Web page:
If you’re anything like me, then you might be a bit partial to stationery and craft supplies. I have an excessive amount of notebooks and notepads in a variety of spiral-bound, book-bound, plain, patterned, small, large, medium, ruled, dotted + grid books. Excessive, I totally know that. But I like to have options.
I start a notebook and then never finish it. Maybe it’s a fear of never being able to use that notebook again, once it’s pages are filled with notes, sketches and un-readable reminders. Then I also have this weird obsession where I buy notebooks when I fall in love with them. I know I don’t need another one, but I just can’t help myself. I’m a marketers dream. And the worst part about that is that my background is in marketing. I should totally know better.
Of course notebooks do serve their purpose. I have different ones for different things. I take a particular one to meetings. I have another for stuff which houses my to do lists. One for passwords and important info I need to access. I have an art journal of kinds. A spiral bound handbag sized one for important grocery items.
But I wanted to create a notebook that was customised or modified if you will. One that serves dual purposes whilst being fun, creative but organised. The more I played with customising a cheap school grid notebook, the more I wanted to do in it. So I’ve taken a break from pimping out my notebook to share some of these ideas which you can replicate too. I had to document it before it all got ahead of me and then I forgot the stuff that I most wanted to share with you.
Scotch® Expressions Masking Tape
Scotch® Expressions Washi Tape
Scotch® Double-sided Tape
Scotch® Utility Knife
Notebook (any kind will do)
Small Envelopes (smaller than your notebook pages)
Creating hidden pockets in your pages
Starting with an envelope, any envelope will do, cut the top flap off (save this part, don’t throw it out) exposing just the pocket of the envelope where you would normally insert a letter. Take a ruler and mark a line across the top of the envelope. You want to cut off enough so that the front and back of the envelope are the same height and so that any previous dips in the front of the envelope (the ‘V’ shaped cut in the front of the envelope which allows you to insert the letter easily) are no longer visible.The back and front of your envelope should now look exactly the same.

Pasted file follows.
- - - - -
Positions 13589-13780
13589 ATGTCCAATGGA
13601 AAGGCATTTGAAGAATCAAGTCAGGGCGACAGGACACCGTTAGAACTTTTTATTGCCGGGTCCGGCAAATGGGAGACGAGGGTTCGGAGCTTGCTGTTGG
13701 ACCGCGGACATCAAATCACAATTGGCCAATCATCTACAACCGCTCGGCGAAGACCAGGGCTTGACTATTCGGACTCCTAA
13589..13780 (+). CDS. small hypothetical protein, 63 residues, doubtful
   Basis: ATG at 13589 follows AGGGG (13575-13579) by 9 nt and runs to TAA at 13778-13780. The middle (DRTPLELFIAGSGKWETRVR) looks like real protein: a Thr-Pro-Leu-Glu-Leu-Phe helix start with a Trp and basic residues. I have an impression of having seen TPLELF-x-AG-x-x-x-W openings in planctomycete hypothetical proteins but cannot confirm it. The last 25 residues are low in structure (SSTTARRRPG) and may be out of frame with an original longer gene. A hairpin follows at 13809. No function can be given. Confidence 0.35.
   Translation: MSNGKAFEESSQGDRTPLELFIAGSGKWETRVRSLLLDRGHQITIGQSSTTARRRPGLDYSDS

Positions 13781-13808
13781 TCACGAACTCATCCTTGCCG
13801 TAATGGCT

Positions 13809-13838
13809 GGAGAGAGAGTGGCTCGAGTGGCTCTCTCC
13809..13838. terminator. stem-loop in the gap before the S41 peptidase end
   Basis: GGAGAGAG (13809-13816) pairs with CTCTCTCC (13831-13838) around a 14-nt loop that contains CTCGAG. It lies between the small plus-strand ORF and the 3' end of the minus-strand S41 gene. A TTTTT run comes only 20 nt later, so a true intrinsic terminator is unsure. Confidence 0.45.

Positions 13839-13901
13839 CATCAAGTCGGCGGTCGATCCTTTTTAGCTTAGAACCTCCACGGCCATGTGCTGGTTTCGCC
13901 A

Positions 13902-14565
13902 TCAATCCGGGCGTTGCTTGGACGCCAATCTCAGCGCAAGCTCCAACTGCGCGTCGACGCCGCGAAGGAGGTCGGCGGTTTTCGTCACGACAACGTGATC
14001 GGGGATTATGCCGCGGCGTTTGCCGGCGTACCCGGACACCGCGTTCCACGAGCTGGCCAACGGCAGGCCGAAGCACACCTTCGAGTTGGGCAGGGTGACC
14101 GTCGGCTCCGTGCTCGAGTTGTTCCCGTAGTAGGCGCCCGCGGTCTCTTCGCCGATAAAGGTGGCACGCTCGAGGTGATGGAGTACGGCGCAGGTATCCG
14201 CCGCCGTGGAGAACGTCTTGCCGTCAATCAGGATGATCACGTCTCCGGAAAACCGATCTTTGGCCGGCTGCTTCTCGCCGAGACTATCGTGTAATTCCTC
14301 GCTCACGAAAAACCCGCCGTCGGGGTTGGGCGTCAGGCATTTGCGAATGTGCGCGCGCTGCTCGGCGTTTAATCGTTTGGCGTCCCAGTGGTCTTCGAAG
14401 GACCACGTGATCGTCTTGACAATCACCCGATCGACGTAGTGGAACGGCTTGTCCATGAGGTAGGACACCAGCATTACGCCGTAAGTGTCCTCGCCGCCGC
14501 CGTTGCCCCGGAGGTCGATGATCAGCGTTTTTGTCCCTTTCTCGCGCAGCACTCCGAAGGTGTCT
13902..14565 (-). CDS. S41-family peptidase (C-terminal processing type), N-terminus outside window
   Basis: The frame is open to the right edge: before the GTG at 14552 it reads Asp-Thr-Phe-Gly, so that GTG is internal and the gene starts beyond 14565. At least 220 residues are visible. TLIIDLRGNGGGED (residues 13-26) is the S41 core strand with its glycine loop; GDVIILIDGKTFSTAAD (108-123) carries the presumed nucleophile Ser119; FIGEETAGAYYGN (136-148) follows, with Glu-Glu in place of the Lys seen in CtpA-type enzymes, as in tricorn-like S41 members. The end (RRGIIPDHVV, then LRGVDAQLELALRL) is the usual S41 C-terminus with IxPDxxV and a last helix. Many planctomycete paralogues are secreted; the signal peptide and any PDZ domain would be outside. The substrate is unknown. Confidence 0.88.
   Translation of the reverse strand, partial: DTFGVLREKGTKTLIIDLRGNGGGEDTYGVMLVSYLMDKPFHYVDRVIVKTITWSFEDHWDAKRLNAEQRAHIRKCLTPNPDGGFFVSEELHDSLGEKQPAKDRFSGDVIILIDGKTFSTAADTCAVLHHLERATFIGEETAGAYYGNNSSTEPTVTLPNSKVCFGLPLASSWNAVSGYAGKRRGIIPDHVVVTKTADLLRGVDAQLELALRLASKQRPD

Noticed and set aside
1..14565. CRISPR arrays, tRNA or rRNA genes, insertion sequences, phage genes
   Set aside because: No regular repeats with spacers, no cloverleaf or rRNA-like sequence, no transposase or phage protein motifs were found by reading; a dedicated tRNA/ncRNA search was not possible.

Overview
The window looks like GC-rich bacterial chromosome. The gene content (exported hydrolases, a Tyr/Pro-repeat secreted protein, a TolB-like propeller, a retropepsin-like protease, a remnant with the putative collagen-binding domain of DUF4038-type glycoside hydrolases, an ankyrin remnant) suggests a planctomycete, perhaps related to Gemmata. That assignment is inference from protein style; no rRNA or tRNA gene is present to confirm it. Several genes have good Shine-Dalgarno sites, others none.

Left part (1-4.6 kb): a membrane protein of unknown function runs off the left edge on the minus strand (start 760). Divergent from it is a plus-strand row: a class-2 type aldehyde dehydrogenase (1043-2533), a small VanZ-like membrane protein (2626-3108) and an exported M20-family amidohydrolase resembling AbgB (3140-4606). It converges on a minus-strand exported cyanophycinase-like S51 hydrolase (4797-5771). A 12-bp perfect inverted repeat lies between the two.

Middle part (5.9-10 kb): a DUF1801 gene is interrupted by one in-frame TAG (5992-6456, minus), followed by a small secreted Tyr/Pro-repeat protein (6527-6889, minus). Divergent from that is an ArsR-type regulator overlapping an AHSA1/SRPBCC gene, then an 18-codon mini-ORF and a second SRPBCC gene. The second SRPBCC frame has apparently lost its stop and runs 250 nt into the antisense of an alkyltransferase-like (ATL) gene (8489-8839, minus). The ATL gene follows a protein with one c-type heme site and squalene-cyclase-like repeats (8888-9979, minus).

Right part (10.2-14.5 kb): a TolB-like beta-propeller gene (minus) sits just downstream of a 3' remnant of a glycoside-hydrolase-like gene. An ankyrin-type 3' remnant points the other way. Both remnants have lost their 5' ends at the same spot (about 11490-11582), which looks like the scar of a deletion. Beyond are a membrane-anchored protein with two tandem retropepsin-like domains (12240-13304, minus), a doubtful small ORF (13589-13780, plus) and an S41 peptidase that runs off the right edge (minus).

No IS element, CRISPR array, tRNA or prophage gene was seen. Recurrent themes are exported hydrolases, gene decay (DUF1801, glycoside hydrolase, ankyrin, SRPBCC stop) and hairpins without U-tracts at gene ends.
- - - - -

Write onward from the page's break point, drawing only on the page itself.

Apply double-sided tape to one side of your envelope. Attach the envelope to your page ensuring you have enough space at the top to be able to insert things conformably without them sticking out of your page later.
Starting at the bottom of the page, start applying your washi or masking tape to the page. Cover the entire page making sure your lines of tape are meeting the previous one. Then super carefully and ever so gently, using your utility knife and a ruler to guide you, cut through the tape to expose the opening at the top of the pocket. If you cut too hard, you will cut through the tape as well as the page below, so go easy. At this point, if you like you can encapsulate the raw (cut) edge of your pocket with a contrasting strip of tape and decorate your page however you like. Or you can leave it as is.
Making tabbed pages
Using the removed flap of the envelope, you’re going to turn it into page tabs. I worked with an old style yellow pay envelope, but any envelope flap which has rounded corners (not the ‘V’ shape) will work for this. Alternatively you could create a tab template to trace onto your flap for cutting out.
I cut the flap in half (due to it’s already smallish size) and overlapped the two piece on top of each other so that I could use the rounded corners as a guide to cut into the other piece (to also make it rounded). I trimmed off the tabs to a depth that was suitable for the notebook – you don’t want a lot of overhang on your tabs otherwise they are likely to get caught, snaffled and destroyed at some point.
Then using a piece of masking tape, line up the top of the tab along one long side of tape. Then just trim around the sides and top, leaving the exposed tape at the bottom of the tab – this is the part that you attach your tab to the page with. Repeat with another piece of masking tape on the other side of the tab, once it is attached to your page. Again, just slowly trim around the exposed edges.
Repeat this step for additional tabs, using different patterned + coloured masking tape.
I have added smaller pockets to one of the tabbed pages which are for postage stamps and stickers as well as some sneaky bits of tape disguised as page decoration (see the sprinkle and watercolour patterned strips on the left and right sides of the pages) which can be pulled off and used to close or decorate envelopes when I’m travelling.
The grid paper in the notebook acts as writing or sketching paper for on the go creativity. You can keep all your collected papery treasures such as business cards, postcards, receipts and other fun stuff in the pockets, all neatly stored and arranged in one place. Kind of like a travel journal / organiser / creative compendium all in one.
For more inspiration on how to Get Creative with Scotch® Expressions Tape visit their Facebook page.
This post is proudly sponsored by Scotch®. We were supplied with Scotch® products and asked to come up with creative ways to use it. Please note that we only ever choose to work with products and brands which we feel are relevant to our creative community. If we wouldn’t legitimately use it, we won’t push it to you.